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Scott Morrison’s climate change leadership fail

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Prime Minister Scott Morrison is facing criticism for not keeping up with other world leaders on climate issues (Screenshot via YouTube)

While other nations step up to zero-emission targets, Scott Morrison is still falling behind on taking action and being a responsible leader, writes David Ritter.

THE PHRASE “the buck stops here” was made famous by a sign that sat on the desk of the 33rd President of the United States, Harry S Truman.

The point of the sign was that, unlike everyone else, the leader of a nation cannot pass on difficult obligations to someone else.

In his farewell address to the nation in January 1953, President Truman referred to this concept very specifically in asserting that:

“The President – whoever he is – has to decide. He can't pass the buck to anybody. No one else can do the deciding for him. That's his job.”

“The buck stops here” is an idea of ultimate political responsibility and leadership that could not be more alien to the champion buck-passer who is forever seeking to lay blame on others’ that serves as Australia’s current Prime Minister. “I don’t hold a hose, mate”, spoken in the midst of the unprecedented 2019-20 bushfires as the PM holidayed in Hawaii, was more than a gaffe — it was a pure expression of the living creed of Scott Morrison’s prime ministerial leadership. He is the man who does not take responsibility.

Global warming is the greatest threat to Australia’s security and prosperity, as well as an immense national opportunity to transition to becoming a clean energy superpower.

In the face of the challenge, the buck that stops with the Australian Prime Minister is to take the actions that are necessary to protect the common heritage of the nation, to protect the lives of citizens and to secure the conditions for the flourishing of future generations.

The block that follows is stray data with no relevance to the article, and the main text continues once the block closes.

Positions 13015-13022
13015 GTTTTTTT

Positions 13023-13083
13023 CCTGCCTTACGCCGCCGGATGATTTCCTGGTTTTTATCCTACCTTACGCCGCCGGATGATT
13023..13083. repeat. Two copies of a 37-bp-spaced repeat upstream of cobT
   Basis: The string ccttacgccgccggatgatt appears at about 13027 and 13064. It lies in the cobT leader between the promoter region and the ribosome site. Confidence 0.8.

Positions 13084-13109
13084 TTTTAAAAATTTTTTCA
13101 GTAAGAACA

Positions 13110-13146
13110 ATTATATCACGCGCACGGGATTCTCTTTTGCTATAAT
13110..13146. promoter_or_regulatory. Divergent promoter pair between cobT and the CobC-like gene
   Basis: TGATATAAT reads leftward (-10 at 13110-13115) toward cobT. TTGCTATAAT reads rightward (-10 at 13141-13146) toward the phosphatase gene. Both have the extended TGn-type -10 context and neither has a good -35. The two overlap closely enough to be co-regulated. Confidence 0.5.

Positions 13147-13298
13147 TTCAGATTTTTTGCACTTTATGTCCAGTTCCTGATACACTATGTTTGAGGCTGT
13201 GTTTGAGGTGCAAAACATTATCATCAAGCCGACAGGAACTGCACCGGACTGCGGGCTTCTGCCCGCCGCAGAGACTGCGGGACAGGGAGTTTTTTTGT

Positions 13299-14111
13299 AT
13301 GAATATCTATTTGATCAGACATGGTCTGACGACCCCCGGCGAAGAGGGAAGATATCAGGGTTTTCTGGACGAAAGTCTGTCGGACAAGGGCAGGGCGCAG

Right now, Scott Morrison is failing all three tests. Where is the serious planning for resilience in the face of severe climate damage? Where is the urgent systems-level action to preserve our ecosystems, rivers, farmland and our species from extinction? Where is the transition plan to shift from the death-fuels of coal, oil and gas which are the greatest driver of global warming, to the clean future? Where is the active diplomacy to support our Pacific “family”? Where is the plan to ensure that no Australian, regardless of who they are or where they live, is left behind? Where is the target consistent with the science – Australia needs net zero emissions by 2035 – and the political will to get there?

Australia is full of people with vocational responsibilities who don’t have the option of passing the buck. Company directors have non-delegable duties. Doctors and nurses, teachers and educators all have duties of care. Plumbers and sparkies have trade standards. Parents look after their kids.

So what about our Prime Minister? In order for Scott Morrison to reach the conclusion that it is okay to take no real action on the climate emergency, he must be either failing to know what a reasonable prime minister should properly know about the damage already occurring and the scale of risk in the future, or he is well aware of these things and is ignoring them.

It is egregious negligence and a gross failure of leadership either way. And fake solutions, empty slogans and bogus progress simply do not cut it. Morrison’s coquettishness around zero emissions target dates is just another dimension of the emptiness.

In a world of Trump, Morrison was less likely to be found out. As political historian Frank Bongiorno noted in the piece quoted above, Morrison’s ‘leadership is very much a product of the Trump era and its pathologies’. But Trump is gone and there’s a new team in the White House. And here’s the thing — Joe Biden and Kamala Harris are taking responsibility. In one sense, the whole of the Biden-Harris two trillion-dollar infrastructure Bill is a commitment to taking responsibility.

The Biden searchlight is now squarely on Morrison.

The nations of the world are a long way short of the commitments necessary to achieve the agreed Paris climate goal, but the momentum is decisively shifting. As I type, it is being reported that this week, President Biden will commit to cutting U.S. greenhouse gas emissions at least in half by 2030.

As leading U.S. climate scientist and author Michael Mann – who has been a welcome visitor to Australia on multiple occasions – tweeted:

Events this week are crucial. Scott Morrison’s track record on climate change is appalling, but the obligations upon him are not obviated by his history of inaction. And a good leader will learn in the job. A decisive turn to the clean energy transformation from Morrison would not only be exactly what Australia needs and deserves but would also be a great contribution to achieving global progress.

David Ritter is CEO of Greenpeace Australia Pacific, adjunct professor at Sydney University and an honorary fellow of the Law Faculty at the University of Western Australia. You can follow David Ritter on Twitter @David_Ritter.

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